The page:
Another activity I’m planning to undertake to help steer me towards a new direction, is to contact my Genius. Renaissance occultists, like the Romans before them, believed that every man is ruled by a genius. The genius in turn, is under the influence of one of the seven heavenly bodies, which manifests itself in the personality of the individual. Alexander the Great’s reign marks the start of one particular noteworthy tradition. William Woodthorpe Tarn, a scholar on the Hellenistic world, pointed out that the Hellenistic ruler cult involved the veneration of the ruler’s genius, rather the the ruler himself. The Greeks at the time believed in nature spirits known as daimons, who shared characteristics of both mortals and deities. Every man was said to have his own daimon. In classical Rome, every man was thought of as having a genius of his own, who followed him from birth until death and inspired him to greatness. Slaves made oaths by the name of their master’s genius. Volcanoes and other prominent places were said to have their own genius too. The concept is still known to us today, in the form of guardian angels, who are said to watch over an protect us. The guardian angel however, is a concept inherited from a dogmatic religion known as Catholicism that claims to deliver us absolute infallible truths but preaches that suicidal pregnant teenage girls who were raped should be forbidden from having abortions.
The occultism of the Renaissance is a rebirth of the Greco-Roman polytheism that predates Christianity. Its remnants survive in Catholicism, but it gave birth to the scientific tradition as well. The Romanian scholar Ciulianu noted in his book Eros and Magic in the Renaissance, that the occult practices of the Renaissance era survive today in disciplines like psychology and marketing (a form of applied psychology). The occultism of Giordano Bruno focused on the manipulation of love and the use of memory techniques. If you’re watching a commercial on TV for a celebrity fragrance, you’re exposed to the manipulation of your romantic longings, through elaborate and carefully orchestrated ceremonies in which colors, sounds and images are combined to create an otherworldly experience. You zap to another channel and find yourself exposed to a jingle that lingers in your head for the rest of the day. You have just been exposed to black magic!
Similarly, there are people in offices somewhere, who redesign websites to fit particular color schemes shown to put people in a state of mind that leads them to trust the information they’re reading, or eager to buy a product. It seems bizarre to us, when Pope Urban VIII and his closest adviser Campanella lock themselves up in a dark room, to light incense, light candles representing the seven heavenly bodies and put up silk drapes to create an atmosphere unaffected by an eclipse he feared would cause his death. This happened in an era before empiricism rose to the forefront of society. When a culture changes sufficiently, it fails to understand its predecessors, who spent their days engaged in activities and faced with struggles and unresolved questions that generally differed surprisingly little from our own. Your A-&-B test model shows a 22% increased click-through rate when you change the background color of your site to blue. You say the same things as Giordano Bruno or Campanella, but in a different language.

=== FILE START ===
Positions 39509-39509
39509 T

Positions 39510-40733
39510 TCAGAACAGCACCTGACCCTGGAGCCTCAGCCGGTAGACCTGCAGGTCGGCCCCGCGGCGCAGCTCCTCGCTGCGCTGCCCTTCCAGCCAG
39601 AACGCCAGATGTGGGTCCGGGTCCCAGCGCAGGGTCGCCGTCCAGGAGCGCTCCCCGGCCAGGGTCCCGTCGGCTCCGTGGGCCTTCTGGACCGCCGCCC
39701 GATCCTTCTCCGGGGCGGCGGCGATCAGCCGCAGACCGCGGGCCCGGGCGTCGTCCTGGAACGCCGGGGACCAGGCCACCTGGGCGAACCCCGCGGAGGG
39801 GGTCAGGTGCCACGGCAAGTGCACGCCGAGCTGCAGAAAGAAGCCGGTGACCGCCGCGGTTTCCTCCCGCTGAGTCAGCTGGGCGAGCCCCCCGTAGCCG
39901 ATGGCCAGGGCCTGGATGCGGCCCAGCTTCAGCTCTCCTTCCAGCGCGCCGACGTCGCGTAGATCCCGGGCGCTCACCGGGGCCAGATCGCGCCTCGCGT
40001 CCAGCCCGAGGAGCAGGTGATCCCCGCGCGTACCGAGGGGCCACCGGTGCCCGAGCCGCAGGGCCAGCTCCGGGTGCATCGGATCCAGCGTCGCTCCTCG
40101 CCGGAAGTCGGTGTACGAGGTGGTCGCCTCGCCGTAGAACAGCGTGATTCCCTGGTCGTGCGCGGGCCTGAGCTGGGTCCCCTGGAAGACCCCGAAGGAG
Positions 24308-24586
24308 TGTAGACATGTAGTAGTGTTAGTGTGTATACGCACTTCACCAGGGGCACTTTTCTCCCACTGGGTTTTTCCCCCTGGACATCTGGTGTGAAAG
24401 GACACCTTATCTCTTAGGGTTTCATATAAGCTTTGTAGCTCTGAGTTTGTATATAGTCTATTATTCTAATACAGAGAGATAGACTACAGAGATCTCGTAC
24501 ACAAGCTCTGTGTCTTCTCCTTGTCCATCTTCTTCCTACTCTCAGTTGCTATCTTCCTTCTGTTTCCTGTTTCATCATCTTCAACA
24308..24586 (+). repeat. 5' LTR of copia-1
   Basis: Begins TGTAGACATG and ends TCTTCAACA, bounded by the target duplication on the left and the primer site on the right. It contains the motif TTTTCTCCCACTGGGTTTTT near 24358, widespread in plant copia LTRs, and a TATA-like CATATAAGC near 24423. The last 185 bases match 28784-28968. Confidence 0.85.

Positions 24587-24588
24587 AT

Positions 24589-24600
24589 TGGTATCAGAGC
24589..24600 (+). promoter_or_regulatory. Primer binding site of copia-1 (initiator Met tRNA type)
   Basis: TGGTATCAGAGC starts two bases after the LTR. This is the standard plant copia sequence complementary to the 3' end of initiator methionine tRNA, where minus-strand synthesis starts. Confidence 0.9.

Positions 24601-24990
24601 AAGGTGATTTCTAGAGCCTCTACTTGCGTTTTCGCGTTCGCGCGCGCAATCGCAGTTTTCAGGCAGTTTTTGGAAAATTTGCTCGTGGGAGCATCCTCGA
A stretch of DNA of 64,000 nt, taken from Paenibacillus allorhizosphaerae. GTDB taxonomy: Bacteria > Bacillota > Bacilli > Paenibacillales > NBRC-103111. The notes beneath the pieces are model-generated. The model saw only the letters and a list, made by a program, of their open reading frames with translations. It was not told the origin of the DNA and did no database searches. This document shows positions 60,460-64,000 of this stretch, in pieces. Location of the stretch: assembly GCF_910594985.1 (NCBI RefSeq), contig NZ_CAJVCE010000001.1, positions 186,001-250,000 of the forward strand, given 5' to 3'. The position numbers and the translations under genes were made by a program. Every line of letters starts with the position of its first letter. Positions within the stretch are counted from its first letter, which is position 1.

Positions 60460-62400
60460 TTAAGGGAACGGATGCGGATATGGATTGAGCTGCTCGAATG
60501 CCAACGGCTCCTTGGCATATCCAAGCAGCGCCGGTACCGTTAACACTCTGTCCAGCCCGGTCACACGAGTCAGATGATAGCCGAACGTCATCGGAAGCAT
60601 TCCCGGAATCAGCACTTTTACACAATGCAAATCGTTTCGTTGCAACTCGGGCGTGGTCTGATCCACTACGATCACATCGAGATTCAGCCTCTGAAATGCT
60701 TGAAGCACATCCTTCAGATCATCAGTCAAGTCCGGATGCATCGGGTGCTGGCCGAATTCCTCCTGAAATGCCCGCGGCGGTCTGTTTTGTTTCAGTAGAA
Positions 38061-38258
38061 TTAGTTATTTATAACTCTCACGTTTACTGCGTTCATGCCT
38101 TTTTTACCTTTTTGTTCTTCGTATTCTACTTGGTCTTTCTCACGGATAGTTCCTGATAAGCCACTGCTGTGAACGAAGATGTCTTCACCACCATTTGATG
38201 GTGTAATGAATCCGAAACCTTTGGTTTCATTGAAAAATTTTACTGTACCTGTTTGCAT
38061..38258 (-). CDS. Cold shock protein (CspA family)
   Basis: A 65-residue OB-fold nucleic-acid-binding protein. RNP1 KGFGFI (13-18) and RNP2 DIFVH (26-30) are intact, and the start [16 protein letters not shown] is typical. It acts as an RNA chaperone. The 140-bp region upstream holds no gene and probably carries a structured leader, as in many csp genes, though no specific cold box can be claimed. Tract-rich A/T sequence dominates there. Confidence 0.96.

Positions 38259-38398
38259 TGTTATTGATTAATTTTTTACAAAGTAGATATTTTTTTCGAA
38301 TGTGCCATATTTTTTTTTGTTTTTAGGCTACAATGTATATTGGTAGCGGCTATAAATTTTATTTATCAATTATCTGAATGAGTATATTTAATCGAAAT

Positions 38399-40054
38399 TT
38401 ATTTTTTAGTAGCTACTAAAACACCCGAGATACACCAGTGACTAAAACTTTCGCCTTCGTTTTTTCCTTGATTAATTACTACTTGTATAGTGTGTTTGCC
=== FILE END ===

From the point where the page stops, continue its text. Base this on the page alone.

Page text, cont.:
The materialism on which our worldview is based and through which our minds filter the information received by our senses is a historical anomaly, that makes it difficult for us to understand the worldviews of preceding eras. It is an intellectual descendant of our Christian religious heritage in which divinity is placed externally to us. It’s a relatively small step to go from an angry vengeful God who created the whole universe in six days, to a dead universe derived from chaos, with an awkward period of deism in between.
It’s more difficult to arrive at the idea of a universe composed of lifeless matter, from the perspective of a universe that is alive. This is the perspective that held sway in Europe before Christianization, when our densely forested continent inherited the religious traditions of a people who spent their lives in the dry and lifeless desert of the Levant. The Romans believed in the idea of the Anima Mundi, an intrinsic connection between all living things on the planet. This manifests itself for example, in the Roman practice of augury. If the whole world is alive and all living things share an intrinsic connection, it becomes worthwhile to look for potential patterns in nature that we can learn from.
Because there exists such a giant gap between our modern worldview and the perspective that precedes our own, it can be an alienating experience for those of us who study classical paganism and its rebirth in the Renaissance. As I stated earlier however, ideas rarely disappear overnight. Through Carl Jung and disciples of his like Marie-Louise von Franz, we discover a reinterpretation of the deities as dormant psychological archetypes within our own mind through which we interpret the world. Whether this is a complete and thorough understanding of the subject matter is a question I’ll leave unanswered. It is however, a very useful perspective for people who are making their first careful steps in a new mental space.
“This is difficult, because creativity is inseparable from madness, which is inseparable from misery.”
This is a myth. Misery is not always the fuel for great works of art. I’d also rather say that great art is created despite its creator being miserable. On a personal level, I wrote worse things when I suffered from mild depression.
There are plenty of counter-examples of artists who do not seem to have been severely depressed. I would be surprised if Stanley Kubrick made all his work severely depressed for instance. Or Frank Zappa.